Dairy Cows: Most dairy cows do not graze. Some 10-15% of farmers are moving toward that to cut costs, (and probably at least partially to respond to consumer pressure for humane practices) the rest are kept indoors for most of their lives. When they're given feed that's more nutrient dense, they produce more milk per cow which increases profits. Oh, did I mention that they are often fed animal byproduct... as in pulverized body parts of slaughtered animals? (Too gory?... oops). Technically it's legal to even give them contaminated animal byproduct as long as the contaminant doesn't end up in the milk. (6) Here's some more food for thought: if you've ever been a woman or known a woman, then you probably know that boobies don't produce milk all the time. Neither do udders! Much like humans, cows only naturally produce milk to feed to their young. They start lactating after they get pregnant and stop lactating shortly after their calf stops drinking their milk. The implication? Dairy cows are CONSTANTLY PREGNANT. Around the age of 2, when they're considered fully mature, they're artificially inseminated. Milk starts being produced and harvested about two months into the pregnancy and for a short while after their pregnancy. Today's dairy cows have been genetically altered to produce about 4.5 times the natural amount of milk. Usually they're in pain before getting milked as the udder is very large and incredibly heavy and, ya know, pulling on their skin. (I actually learned that at a tour of the dairy facilities at the University of Wisconsin.) Some supporters of the dairy industry use this as evidence of the fact that cows need us to relieve the pain, without mentioning the fact that we put them in that painful situation in the first place. The cow usually goes through two or three lactation cycles before it dies around the age of 5, a quarter of its possible lifespan. (7) The cause of death varies. The biggest cause of death is "lameness or injury." If they are injured, they're simply put down, no need to waste money on veterinary care. After that, the next highest cause is Mastitis, infection of the udder. Others are simply killed because they don't produce enough milk or won't get pregnant. (8)
What happens to the calves? When the calf is born, the mother has enough time to clean the young calf by licking, but afterward, if it's a female, it's taken away and raised in a small pen. Contrary to some accounts, they DO have enough room to turn around, groom themselves, lie down comfortably etc, however, the outdoor area available to them, generously referred to in the industry as a "run," is about three feet by three feet, the size of a restaurant table for four. Then the calf is likely to have the same short miserable life as her mother. If the calf is male, however, it's usually raised for veal. That's really 'nuf said. You can talk about the humane treatment of "veal herds" all day long, but you're killing them before they're six months old. Rude. Some types of veal require the calf much younger, as little as two or three days old... Slaughtering babies... yummy. This is one of very few foods, that I will WHOLEHEARTEDLY AND PERSONALLY judge you for eating. (Not that this will be particularly devastating to you, I mean, you don't even know me probably... I'm just saying I will.) For anyone who's interested the rest of that list is Foie Gras, and lamb.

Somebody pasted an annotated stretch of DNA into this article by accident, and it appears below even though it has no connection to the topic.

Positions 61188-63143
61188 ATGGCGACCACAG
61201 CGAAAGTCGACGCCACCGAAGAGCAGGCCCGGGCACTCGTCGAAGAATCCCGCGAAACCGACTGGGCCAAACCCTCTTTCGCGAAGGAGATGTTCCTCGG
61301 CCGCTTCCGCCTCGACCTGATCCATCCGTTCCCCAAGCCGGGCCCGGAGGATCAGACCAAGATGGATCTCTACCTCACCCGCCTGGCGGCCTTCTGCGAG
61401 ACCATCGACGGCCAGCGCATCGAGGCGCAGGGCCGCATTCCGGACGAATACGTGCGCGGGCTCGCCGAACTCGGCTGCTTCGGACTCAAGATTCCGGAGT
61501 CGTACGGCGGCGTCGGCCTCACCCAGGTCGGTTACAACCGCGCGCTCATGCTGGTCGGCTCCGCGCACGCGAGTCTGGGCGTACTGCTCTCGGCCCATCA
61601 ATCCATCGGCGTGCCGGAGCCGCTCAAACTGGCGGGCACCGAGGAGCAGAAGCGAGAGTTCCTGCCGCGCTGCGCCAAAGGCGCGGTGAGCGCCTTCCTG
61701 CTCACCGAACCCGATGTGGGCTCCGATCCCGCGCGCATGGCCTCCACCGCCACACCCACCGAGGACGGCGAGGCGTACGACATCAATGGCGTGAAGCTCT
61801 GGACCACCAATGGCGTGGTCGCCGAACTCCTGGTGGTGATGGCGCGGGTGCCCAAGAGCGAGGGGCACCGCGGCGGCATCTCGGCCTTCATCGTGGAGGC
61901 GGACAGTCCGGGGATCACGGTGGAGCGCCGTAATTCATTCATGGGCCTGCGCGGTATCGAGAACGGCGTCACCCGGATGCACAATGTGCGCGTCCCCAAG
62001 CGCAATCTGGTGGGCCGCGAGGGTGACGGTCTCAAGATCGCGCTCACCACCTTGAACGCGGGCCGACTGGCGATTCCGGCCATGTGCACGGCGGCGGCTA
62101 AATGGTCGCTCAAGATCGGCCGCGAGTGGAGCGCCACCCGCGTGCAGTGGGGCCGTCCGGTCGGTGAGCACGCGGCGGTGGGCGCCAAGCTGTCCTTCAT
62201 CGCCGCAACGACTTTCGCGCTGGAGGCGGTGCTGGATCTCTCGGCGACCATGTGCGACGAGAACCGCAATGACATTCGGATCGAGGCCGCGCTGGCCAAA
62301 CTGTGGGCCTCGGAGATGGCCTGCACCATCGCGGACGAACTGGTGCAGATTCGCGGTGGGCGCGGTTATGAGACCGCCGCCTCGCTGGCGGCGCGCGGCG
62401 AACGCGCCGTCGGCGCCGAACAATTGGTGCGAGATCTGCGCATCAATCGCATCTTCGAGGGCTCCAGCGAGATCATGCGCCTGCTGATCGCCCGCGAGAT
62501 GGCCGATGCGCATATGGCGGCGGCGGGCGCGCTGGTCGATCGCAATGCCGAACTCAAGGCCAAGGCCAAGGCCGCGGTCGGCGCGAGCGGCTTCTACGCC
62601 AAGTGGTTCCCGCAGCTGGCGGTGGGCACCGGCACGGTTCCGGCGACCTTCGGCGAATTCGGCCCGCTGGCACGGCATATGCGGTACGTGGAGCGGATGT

But I digress, let's get to the real shit here, why should you care?
Okay, so the conditions cows live in isn't up to the standard you'd want for yourself, but cows aren't people. Does it even make a difference to them? The short answer is we will never know exactly how a cow feels about its life or exactly what it wants out of life, but we know that the cow DOES HAVE FEELINGS and it does have wants and needs just like we do. Cows are highly social creatures, that normally live in herds. Cows that have calves hang out with other moms, and cows that don't have calves hang out together. They have hierarchies and cliques just like we do. Cows even have "best friends" or cow company they show a strong preference for anyway. Cows can experience fear, stress, joy, and contentment just like we do. Some sources claim that cows can feel loss and notice that their friends have left the pasture and not come back. We can never know what it's like to be a cow, which is EXACTLY why we don't have the right to decide that their feelings and needs are less important than ours. We're all just animals, and the fact that we're more intelligent doesn't give us the right to confine and torture them. If super-intelligent aliens enslaved us and used our bodies till we were worn out, I'm pretty sure that argument would fall apart REAL QUICK!
The real problem is that the industry treats them as a commodity, something to be used and then discarded, rather than a conscious individual worthy of respect. An animal that is sustainably hunted or carefully raised in a natural setting with food security and health care might live a good life, and relieve a lot of the ethical burden of consuming these animal products. Still, this would probably mean we have to reduce our consumption, and reserve it for special occasions. It has been tradition in many cultures to thank the animal for giving its life to sustain ours, a tradition I love, but as you may have read in my post about the health aspects of a plant-based diet, it's not even necessary to kill animals to sustain us, perhaps the opposite.